The United States Supreme Court In WOS v. E.M.A. Upholds The Ahlborn Principle That Medicaid May Not Recover More Than A Proportional Share Of The Recovery In Personal Injury Cases

The U.S. Supreme Court in WOS v. E.M.A. interpreted the Medicaid anti-lien statute set forth at 42 U.S.C. 1396p(a)(1), to limit the amount that Medicaid may recover from a tort settlement or judgment to a proportional share of the recovery. The statute states that Medicaid may not take any portion of the recovery which was not designated as payment for medical care for which Medicaid was responsible.

The problem arises from the fact that in many cases difficult liability or limited insurance results in settlements in amounts substantially less than the fair value of the victim’s injuries. In such cases most states have historically attempted to recover the full amount of the lien regardless of the amount of the recovery.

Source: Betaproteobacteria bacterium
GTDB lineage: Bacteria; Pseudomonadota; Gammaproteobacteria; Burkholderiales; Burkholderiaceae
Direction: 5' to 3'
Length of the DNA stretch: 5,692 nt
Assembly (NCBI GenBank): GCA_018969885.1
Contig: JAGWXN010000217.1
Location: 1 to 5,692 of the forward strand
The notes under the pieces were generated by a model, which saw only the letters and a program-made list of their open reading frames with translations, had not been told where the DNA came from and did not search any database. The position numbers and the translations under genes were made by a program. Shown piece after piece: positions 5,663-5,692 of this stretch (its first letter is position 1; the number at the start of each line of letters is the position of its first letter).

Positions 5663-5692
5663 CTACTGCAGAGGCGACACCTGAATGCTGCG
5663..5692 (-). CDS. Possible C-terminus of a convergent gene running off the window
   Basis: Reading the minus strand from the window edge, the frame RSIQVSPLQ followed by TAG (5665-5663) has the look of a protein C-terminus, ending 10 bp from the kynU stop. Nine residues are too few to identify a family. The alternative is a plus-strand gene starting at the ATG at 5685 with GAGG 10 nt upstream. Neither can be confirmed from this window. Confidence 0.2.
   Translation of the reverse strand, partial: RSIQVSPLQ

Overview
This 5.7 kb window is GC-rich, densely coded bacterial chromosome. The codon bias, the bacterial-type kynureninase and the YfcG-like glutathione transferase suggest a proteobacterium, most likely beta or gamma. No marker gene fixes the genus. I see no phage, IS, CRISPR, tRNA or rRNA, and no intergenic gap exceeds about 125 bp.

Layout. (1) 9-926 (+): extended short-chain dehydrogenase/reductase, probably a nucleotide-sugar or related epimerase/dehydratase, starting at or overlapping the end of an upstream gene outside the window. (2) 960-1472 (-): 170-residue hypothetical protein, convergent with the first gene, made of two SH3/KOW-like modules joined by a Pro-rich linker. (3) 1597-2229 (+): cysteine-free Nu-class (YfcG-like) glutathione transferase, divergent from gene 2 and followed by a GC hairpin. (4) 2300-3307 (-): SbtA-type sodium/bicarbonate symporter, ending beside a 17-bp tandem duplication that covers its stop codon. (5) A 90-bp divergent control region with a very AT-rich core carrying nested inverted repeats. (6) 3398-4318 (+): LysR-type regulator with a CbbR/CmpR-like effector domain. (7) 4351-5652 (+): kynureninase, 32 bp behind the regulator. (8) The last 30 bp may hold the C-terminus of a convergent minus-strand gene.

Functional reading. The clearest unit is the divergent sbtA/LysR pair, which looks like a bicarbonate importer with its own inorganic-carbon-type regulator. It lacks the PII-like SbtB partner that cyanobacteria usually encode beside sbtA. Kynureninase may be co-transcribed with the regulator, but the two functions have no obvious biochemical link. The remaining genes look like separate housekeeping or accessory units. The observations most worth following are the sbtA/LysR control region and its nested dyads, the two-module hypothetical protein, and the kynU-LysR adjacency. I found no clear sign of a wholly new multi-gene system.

In WOS v. E.M.A., a North Carolina statute provided that regardless of the amount of the recovery Medicaid would recover one-third of the settlement or judgment. The U.S. Supreme Court ruled that in situation where the recovery is limited then the limitation applies equally to the Medicaid lien. For example, if an injured person has $1,000,000 in personal injury damages which includes $100,000 in accident related medical expenses but the case is settled for $200,000 because of insurance limits the Medicaid recovery would be limited to a proportional 10%, or $20,000, out of the recovery.

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